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Cultural Heritage

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Pictographs at Cliff LakeThe roots of the name ‘Wabakimi’ may be found in the Ojibway words Waubishkaugimi (meaning “whitewater”) or Wabishkkegin (meaning “the sheet is white”). Whitewater heralds the rapids on rivers with historic names such as Ogoki and Pikitigushi. The “sheet is white” may allude to the infinite sparkle of diamonds dancing across lakes with romantic names like Onamakawash and Shabuskwia. The variety and beauty of Wabakimi’s many lakes and rivers surely permit either interpretation or some combination of both to reflect the true meaning of the name Wabakimi.

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Wabakimi Provincial Park is situated on the traditional lands of several First Nation and Aboriginal communities.

The park waterways have been travelled for centuries by the Ojibway and most portages in the region have evolved from this historic use. Ancient campsites, artifacts and pictograph (rock painting) sites found throughout the park tell some of the Wabakimi story.

Evidence suggests that people have called Wabakimi ‘home’ for about 7000 years, ranging throughout the area in small family groups, stopping where fish and game were plentiful, or the berries ripe. To survive, these people needed an in-depth understanding and appreciation for their environment.

beaver1.JPG (10428 bytes)Over time, trade routes and meeting places became established. Groups of several families would gather on the shores of large lakes to share fishing and hunting chores, gather berries and other foods in preparation for the winter, and hold social and religious celebrations. In late summer and early fall, the groups would split into smaller family units and would again disperse to hunt and trap for the winter. Transportation in summer was by birch bark canoe, in winter by dog sled and snowshoe. Clothing was quite elaborate, likely made of caribou, moose or beaver skins and decorated with porcupine quills and dyes. Shelter was provided by wigwams constructed of birch bark or hides.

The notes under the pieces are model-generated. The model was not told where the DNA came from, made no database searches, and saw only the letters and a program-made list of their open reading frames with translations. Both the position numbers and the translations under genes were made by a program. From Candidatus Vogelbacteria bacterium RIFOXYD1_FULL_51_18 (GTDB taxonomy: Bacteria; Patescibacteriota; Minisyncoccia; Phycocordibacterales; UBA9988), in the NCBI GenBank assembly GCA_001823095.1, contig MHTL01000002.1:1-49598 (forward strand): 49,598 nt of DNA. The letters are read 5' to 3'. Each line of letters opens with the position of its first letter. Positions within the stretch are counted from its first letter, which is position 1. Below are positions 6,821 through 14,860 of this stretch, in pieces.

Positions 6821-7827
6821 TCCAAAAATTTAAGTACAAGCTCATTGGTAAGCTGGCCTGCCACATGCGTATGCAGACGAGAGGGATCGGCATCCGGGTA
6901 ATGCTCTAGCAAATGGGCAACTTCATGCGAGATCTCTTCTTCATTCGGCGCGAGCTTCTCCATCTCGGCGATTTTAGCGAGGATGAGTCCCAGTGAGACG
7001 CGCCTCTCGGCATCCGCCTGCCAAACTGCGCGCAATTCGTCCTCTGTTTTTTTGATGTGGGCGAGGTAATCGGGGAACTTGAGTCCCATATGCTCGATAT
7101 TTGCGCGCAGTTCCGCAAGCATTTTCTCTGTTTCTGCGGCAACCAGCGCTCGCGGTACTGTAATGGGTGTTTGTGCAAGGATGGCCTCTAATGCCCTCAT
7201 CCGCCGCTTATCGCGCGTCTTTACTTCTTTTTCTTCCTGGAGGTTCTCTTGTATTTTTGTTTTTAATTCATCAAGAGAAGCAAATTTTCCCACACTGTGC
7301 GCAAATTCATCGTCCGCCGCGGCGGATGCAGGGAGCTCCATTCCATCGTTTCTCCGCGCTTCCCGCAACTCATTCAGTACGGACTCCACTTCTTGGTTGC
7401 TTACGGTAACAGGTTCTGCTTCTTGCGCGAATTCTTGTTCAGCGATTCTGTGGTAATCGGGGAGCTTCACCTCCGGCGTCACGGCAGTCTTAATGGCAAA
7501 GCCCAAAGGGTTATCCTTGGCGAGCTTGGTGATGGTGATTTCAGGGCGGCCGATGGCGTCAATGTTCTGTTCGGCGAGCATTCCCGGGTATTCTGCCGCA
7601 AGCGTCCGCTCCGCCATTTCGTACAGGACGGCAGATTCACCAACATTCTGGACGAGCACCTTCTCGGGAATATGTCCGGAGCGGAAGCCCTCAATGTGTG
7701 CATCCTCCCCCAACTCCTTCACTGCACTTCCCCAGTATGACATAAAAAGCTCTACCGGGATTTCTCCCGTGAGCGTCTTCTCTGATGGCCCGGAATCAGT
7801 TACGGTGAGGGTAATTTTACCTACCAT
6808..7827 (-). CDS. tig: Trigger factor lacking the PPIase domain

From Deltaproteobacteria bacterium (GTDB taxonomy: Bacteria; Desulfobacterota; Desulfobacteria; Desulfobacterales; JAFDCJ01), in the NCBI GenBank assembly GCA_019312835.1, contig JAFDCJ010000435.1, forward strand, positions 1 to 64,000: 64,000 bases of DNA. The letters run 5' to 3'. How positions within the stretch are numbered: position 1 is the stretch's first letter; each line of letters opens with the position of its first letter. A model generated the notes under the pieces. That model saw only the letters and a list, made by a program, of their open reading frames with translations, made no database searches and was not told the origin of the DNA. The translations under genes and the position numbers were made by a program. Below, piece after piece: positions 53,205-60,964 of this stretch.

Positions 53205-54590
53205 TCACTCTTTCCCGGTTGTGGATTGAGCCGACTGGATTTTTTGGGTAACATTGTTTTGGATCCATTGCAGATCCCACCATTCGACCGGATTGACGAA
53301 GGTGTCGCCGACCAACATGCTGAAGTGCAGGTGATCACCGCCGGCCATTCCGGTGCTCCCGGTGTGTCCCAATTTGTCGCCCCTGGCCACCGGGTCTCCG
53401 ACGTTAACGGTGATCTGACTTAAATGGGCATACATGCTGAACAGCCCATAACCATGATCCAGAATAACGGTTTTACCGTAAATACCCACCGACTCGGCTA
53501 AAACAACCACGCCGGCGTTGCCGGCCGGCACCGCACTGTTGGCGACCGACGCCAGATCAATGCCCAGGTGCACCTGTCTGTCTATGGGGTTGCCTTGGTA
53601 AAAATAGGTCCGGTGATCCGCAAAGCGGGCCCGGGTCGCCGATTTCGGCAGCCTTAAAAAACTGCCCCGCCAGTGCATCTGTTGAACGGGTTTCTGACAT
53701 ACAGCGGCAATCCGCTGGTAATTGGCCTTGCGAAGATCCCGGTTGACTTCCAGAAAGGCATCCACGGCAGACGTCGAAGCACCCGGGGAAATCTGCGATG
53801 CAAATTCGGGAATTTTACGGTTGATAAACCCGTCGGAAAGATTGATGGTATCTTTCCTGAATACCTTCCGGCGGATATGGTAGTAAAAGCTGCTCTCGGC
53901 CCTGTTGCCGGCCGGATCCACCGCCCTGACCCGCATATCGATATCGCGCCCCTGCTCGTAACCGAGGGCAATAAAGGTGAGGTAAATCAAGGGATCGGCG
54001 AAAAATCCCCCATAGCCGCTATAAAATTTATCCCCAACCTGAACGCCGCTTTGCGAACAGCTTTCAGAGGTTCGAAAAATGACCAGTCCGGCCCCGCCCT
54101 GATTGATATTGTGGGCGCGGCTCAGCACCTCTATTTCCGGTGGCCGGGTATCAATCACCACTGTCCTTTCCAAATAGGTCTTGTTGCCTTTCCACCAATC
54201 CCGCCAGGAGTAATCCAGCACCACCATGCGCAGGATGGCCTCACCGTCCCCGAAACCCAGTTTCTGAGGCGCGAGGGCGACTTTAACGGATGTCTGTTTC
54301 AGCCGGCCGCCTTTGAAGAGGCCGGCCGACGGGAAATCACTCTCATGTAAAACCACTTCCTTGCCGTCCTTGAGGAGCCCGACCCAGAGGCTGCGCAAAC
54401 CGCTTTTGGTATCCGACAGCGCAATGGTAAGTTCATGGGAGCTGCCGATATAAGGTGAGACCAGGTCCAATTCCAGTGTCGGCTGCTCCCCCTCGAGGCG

It was a challenging life, with bitterly cold winters and buggy summers. But it had northern lights, warm summers, peace and quiet, and it was home. Visitors to Wabakimi may ‘discover’ old trails, historical artifacts, and habitation and pictograph sites.

bad_medicine_lake-16.JPG (40431 bytes)There are also other sites which were used for ceremonial purposes and sites which are sacred to the First Nations people of the area. Please ensure that you show respect for these values and sites. Please do not touch the pictographs, as the acids in your fingertips will destroy them. Please note that it is illegal to disturb or remove archaeological artifacts.

The establishment of Wabakimi Provincial Park will not affect Aboriginal and treaty rights. Aboriginal people will continue to enjoy traditional activities such as hunting, fishing, trapping, and wild rice harvesting in the park, and will have a significant role in the development of the Park Management Plan.

Several communities hold festivals and pow wows to which the public are welcome. All of them offer opportunities to experience their culture, to learn from them, and to enjoy their hospitality and services.


Wabakimi is one of over 270 parks in the Ontario Parks System.

Wabakimi is one of over 270 parks in the Ontario Parks System. Click here to visit the Ontario Parls Website - www.OntarioParks.com
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